Tap to Read ➤

Psychology Behind Biting of Nails

Nail biting habit is commonly seen in children and teenagers. Here's a brief overview about the psychology of this habit.
Sonia Nair Jul 18, 2020
Nail biting, which is commonly seen in kids and adolescents, is a compulsive oral habit. It is a body-focused repetitive behavior, which causes damage to the physical appearance or physical injury.
Other such habits are compulsive skin picking (dermatillomania), compulsive hair pulling (trichotillomania), compulsive skin biting (dermatophagia), and compulsive nose picking (rhinotillexomania). Nail biting is clinically known as onychophagia.
Most of the nail biters bite their nails, beyond the nail beds; and pick, bite, or chew on cuticles till they bleed. They have sore and red fingertips prone to infection. Usually, nail biters tend to hide their hands, so that nobody notices their unpleasant-looking nails. It may affect their self-esteem, as they have a constant feeling of embarrassment.

Nail Biting Prevalence

Nail biting is a habit, which starts during late childhood or early teenage years. However, there are some children, who develop this habit at a very young age. Nail biting is so prevalent, that according to some studies, around 30 to 33% of children in the age group of 7 to 10, have this habit.
Nail biting habit is not limited to children only, but teenagers, young adults and a few older adults are also found to have this habit. While some kids outgrow this habit, others carry it to adulthood and even old age.
So the prevalence of nail biting in teenagers is about 44%, whereas in young adults, it is around 20 to 30%. You may be surprised to know that, 5% of older adults also have the habit of nail biting.

Psychology of Nail Biting

Even though, nail biting is a compulsive habit, like hair pulling and nose picking; these body-focused repetitive behaviors are often misdiagnosed and not treated properly. There are various theories regarding nail biting psychology and the development of this habit. The most common explanation is that, it is a stress relief technique for nail biters.
Some theories suggest that, it is related to genetics, while others consider it as an obsessive compulsive disorder. It has also been observed that, some people bite nails due to hunger and boredom. In some kids, nail biting habit has been related to thumb sucking; but it is not necessary that all thumb suckers develop the habit of nail biting.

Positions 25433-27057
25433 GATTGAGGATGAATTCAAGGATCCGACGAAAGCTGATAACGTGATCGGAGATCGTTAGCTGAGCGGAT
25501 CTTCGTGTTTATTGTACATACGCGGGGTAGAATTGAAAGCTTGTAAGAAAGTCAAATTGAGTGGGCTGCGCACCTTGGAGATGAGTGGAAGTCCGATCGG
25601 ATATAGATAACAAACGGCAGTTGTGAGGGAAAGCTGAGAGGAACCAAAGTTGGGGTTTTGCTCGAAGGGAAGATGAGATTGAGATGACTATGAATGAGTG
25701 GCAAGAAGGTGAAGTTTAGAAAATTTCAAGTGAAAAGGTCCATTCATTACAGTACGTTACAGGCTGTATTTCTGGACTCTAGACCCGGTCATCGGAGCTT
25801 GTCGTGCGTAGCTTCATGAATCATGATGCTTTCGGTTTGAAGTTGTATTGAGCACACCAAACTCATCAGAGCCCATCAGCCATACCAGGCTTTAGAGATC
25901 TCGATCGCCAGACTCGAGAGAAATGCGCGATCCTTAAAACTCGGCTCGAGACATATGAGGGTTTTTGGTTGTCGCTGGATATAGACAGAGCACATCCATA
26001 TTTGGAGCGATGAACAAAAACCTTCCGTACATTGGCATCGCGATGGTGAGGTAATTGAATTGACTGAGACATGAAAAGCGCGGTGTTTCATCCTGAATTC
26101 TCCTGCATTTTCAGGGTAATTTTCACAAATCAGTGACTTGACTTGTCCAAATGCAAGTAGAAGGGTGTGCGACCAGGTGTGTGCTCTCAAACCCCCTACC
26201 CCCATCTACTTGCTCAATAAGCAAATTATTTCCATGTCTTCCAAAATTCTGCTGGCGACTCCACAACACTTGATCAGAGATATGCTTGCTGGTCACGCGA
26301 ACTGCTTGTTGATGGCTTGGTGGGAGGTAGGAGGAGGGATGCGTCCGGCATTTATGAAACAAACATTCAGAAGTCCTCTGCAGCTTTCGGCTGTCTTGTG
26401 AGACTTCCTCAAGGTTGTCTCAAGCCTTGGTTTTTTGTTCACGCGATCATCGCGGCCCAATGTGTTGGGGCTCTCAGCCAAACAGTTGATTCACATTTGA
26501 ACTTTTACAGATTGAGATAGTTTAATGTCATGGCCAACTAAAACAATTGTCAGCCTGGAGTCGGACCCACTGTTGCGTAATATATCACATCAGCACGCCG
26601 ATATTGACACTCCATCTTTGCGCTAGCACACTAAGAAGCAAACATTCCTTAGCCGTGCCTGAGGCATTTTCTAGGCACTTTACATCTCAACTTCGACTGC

As these habits are now classified as body-focused repetitive behavior, it may come under the group of obsessive-compulsive disorders. However, some health experts are of the opinion that, nail biting cannot be considered as an obsessive compulsive disorder.
Studies regarding these habits are still underway. Here are some factors that are linked to the psychology of nail biting.


One of the theories suggest that, nail biting is related to genetics. If any of the parents have this habit, the child may also develop the same. The parent may have had the habit during the childhood.
It may also happen that the parent or any other adult family member is still a nail biter. It means that, the chances of developing the habit of nail biting is much higher in such kids, as compared to their counterparts.

Stress Relief or Stimulation

It has been observed that, most of the nail biters derive some pleasure and relaxation from this habit, while under stress. Nail biting provides a soothing effect on their nerves and reduces the levels of stress. When they feel bored, this activity offers some kind of stimulation. For nail biters, the activity is like self regulation of the nervous system.


Nail biting habit may arise from a person's constant efforts to fix the irregularities in nails. They may examine their nails for hours, and try to get rid of these irregularities by chewing and picking. More often, this leads to nail damage. In such cases, nail biting habit may indicate perfectionism, which is aimed at having perfect nails.
Some theories suggest that, vitamin deficiency may cause nail biting habit. However, biting nails is unhealthy, as it can transport germs from the nails to the mouth, and may cause diseases. Moreover, biting nails puts a lot of stress on the teeth.
There are various treatments meant for eliminating the habit of biting nails and skin. Medicines, like antidepressants, B vitamins and inositol, are used for this purpose. Some people find relief in behavioral therapy, which involves habit reversal training and stimulus control therapy.
While habit reversal training aims at eliminating the habit and replacing it with some constructive habit; the stimulus control therapy aims at identifying and eradicating the stimulus that triggers nail biting.
Aversion therapy is also helpful for eradicating this habit. This therapy involves different methods, like coating nails with nail polish or covering them with rubber bands, in order to prevent biting. A combination of all these options may also work wonders. In case of children, the family members must try to understand the psychology to break the habit.
Disclaimer: This piece is for informational purposes only, and should not be used as a replacement for expert medical advice.